Ensuring the Best Start in life through integration
Authors: Phil Jennings , Caroline Mason Mohan, Carmel Jennings
Abstract Using integration to strengthen the National Healthy Childhood ProgrammeIntroduction: The HSE Healthy Ireland in the Health Services National Implementation Plan 2015-2017 has identified Healthy Childhood as a Policy Priority Programme. Investment in early childhood development, starting from conception, provides one of the most cost effective interventions available to reduce health inequalities and chronic illness in later life. This Programme integrates and supports work across other policy programmes including healthy eating and active living and mental health and wellbeing and has been a key enabler for the development of The National Healthy Childhood Programme, which is the successor to Best Health for Children, which was last updated in 2005.Description of Policy Context and Objective: At a national level the development and monitoring of child health service falls within the remit of the Health & Wellbeing and Primary Care Divisions. The Health & Wellbeing Division’s role is policy implementation, strategic development, guidance and advice and includes monitoring of performance against health indicators.In June 2014, within Health and Wellbeing, the Child Public Health Group reviewed the international evidence for the universally delivered Healthy Childhood Programme. In view of the multiple contact points (up to 25) and professionals involved the need for integration was identified to enhance service delivery. The evidence review provided the springboard for the work of the National Steering Group, which has multi-disciplinary representation of all the professionals delivering the service across the different divisions of the HSE.The objective was to agree a new framework for The National Healthy Childhood Programme, which was done under the auspices of the Steering Group.Targeted Population: The Healthy Childhood Programme is a integrated schedule of universal interventions from birth to adolescence, delivered by a range of health professionals across General Practice, maternity services, Primary Care and the paediatric services and includes health promotion, parenting support, screening, surveillance and immunisation programmes. Highlights: A number of work streams were established and have developed national guidelines e.g. Developmental Dysplasia of the Hips; Infant Mental Health; and Enuresis. The National Healthy Childhood Programme builds on that work and reflects the emerging evidence of the most effective strategies for the delivery of child health programmes, as researched by the Child Public Health Group.The model will be underpinned by a clinical governance framework (regional and national) which supports the provision of quality services by:a. Ensuring integrated care for children via clear referral pathways and formalised networksb. Enabling a culture of continuous quality improvementc. Providing appropriate professional training to the level of competency requiredImplementation of the National Healthy Childhood Programme ensure effective use of resources by minimising duplication and efficient deliver the programme across care settings to provide a cohesive service for the child (child-centred care).Comments on Transferability: The structure of the steering Group can be transferred to local implementation teams to ensure integration across health sectors at local level.Conclusions: Working in an integrated way at national level has enhanced the final Programme and laid the foundation for integrated implementation.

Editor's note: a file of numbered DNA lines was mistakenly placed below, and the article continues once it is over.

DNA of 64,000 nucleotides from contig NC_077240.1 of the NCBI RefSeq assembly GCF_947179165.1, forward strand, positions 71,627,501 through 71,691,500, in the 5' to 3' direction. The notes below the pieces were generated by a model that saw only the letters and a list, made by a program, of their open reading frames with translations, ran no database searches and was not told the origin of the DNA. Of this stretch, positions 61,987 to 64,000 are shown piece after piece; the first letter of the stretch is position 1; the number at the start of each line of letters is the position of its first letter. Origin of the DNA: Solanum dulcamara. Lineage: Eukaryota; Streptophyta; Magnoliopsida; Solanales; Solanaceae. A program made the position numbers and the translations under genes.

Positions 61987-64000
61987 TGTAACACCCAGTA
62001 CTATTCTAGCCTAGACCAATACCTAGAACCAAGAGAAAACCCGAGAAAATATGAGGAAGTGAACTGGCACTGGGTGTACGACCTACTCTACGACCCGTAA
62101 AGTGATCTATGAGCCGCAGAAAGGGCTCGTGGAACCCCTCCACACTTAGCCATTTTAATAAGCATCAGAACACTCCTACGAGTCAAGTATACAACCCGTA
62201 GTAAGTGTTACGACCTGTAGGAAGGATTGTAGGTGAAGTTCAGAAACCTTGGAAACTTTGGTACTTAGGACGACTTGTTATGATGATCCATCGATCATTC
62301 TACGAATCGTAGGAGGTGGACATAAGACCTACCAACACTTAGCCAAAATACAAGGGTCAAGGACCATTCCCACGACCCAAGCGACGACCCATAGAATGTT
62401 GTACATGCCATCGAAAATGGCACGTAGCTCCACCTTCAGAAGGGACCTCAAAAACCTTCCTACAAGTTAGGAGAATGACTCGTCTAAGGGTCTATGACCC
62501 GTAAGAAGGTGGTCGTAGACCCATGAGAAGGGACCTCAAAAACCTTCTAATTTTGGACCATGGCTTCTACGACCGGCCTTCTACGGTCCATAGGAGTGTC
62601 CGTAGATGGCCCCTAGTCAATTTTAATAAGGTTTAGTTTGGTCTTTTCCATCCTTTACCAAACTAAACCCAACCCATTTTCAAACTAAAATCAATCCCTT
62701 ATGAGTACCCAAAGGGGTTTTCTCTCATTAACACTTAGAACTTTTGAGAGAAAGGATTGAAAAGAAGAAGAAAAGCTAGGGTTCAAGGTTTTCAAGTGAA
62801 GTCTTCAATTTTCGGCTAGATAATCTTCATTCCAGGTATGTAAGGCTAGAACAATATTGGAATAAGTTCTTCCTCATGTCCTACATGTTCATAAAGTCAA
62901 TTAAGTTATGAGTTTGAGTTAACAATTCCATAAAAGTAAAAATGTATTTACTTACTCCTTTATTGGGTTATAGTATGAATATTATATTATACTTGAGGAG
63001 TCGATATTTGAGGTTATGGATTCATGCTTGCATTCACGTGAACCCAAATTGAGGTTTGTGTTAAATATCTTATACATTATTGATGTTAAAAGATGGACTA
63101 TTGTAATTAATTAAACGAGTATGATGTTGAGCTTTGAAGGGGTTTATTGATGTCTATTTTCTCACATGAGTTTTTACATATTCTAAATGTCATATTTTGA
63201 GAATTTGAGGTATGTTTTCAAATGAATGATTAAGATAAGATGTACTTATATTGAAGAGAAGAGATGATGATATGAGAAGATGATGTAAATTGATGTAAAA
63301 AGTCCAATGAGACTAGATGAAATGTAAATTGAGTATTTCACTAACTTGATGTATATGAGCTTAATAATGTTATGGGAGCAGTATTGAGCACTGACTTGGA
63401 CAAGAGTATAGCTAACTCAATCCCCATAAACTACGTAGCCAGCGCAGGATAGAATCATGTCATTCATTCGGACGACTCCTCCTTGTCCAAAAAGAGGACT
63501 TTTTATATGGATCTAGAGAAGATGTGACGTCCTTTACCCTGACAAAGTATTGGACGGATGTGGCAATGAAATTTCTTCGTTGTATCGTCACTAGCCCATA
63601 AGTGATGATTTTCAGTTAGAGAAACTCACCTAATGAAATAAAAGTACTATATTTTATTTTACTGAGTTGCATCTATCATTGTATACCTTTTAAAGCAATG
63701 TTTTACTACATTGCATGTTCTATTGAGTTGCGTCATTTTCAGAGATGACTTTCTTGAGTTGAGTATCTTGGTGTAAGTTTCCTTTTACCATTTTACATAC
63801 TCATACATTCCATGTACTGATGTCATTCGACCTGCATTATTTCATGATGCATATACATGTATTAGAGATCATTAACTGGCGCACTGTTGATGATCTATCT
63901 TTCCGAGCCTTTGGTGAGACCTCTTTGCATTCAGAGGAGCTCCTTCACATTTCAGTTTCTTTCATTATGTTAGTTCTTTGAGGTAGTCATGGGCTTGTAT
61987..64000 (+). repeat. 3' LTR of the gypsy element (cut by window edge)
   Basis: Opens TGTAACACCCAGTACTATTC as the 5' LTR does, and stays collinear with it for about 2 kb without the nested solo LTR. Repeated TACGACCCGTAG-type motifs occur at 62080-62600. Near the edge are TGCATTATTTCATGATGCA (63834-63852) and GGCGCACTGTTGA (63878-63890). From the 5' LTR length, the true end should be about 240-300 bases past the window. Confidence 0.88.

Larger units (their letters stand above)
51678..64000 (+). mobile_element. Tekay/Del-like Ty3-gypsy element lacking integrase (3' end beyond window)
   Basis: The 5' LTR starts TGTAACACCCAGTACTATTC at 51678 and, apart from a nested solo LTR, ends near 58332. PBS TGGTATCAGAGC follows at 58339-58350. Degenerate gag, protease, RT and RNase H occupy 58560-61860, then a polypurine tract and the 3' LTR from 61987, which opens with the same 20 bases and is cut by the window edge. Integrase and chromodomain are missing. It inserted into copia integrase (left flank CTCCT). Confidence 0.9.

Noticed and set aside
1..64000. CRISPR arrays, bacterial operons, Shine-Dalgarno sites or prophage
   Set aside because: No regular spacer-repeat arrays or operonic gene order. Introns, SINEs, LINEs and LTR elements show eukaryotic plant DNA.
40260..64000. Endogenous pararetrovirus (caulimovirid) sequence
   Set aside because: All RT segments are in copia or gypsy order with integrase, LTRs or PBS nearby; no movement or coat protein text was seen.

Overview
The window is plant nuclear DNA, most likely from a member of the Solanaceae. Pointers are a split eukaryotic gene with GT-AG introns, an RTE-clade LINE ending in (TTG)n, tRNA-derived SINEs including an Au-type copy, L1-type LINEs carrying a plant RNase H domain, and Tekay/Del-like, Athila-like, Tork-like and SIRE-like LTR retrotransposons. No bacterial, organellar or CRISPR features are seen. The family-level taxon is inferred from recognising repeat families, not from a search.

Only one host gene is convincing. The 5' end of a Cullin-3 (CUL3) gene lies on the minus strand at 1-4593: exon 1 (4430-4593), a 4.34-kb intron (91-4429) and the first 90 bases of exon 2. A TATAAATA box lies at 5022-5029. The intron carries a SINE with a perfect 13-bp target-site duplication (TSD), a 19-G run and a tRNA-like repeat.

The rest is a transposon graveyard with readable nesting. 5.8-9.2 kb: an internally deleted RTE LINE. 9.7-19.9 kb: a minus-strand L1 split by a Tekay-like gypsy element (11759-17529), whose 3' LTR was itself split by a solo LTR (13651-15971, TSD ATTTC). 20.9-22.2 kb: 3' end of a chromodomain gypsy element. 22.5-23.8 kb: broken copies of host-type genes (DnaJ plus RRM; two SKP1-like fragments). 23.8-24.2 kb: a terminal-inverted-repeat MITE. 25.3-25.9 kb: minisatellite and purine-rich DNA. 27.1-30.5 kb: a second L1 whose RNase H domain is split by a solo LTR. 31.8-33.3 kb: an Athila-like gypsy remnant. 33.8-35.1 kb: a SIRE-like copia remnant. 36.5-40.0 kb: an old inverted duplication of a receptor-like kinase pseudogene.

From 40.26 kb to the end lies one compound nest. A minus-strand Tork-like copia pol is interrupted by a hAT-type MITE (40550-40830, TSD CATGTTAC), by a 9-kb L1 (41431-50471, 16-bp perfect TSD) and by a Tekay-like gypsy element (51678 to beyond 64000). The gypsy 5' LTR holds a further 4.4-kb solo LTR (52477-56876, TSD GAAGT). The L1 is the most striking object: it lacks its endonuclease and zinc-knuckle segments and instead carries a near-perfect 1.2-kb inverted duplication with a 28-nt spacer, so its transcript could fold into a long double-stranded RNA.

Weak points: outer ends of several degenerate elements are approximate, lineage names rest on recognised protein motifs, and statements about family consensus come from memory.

healthy childhood programme, integration
How to Cite:
Jennings P, Mason Mohan C, Jennings C. Ensuring the Best Start in life through integration. International Journal of Integrated Care. 2017;17(5):A499.
DOI: http://doi.org/10.5334/ijic.3819Published on 17th October 2017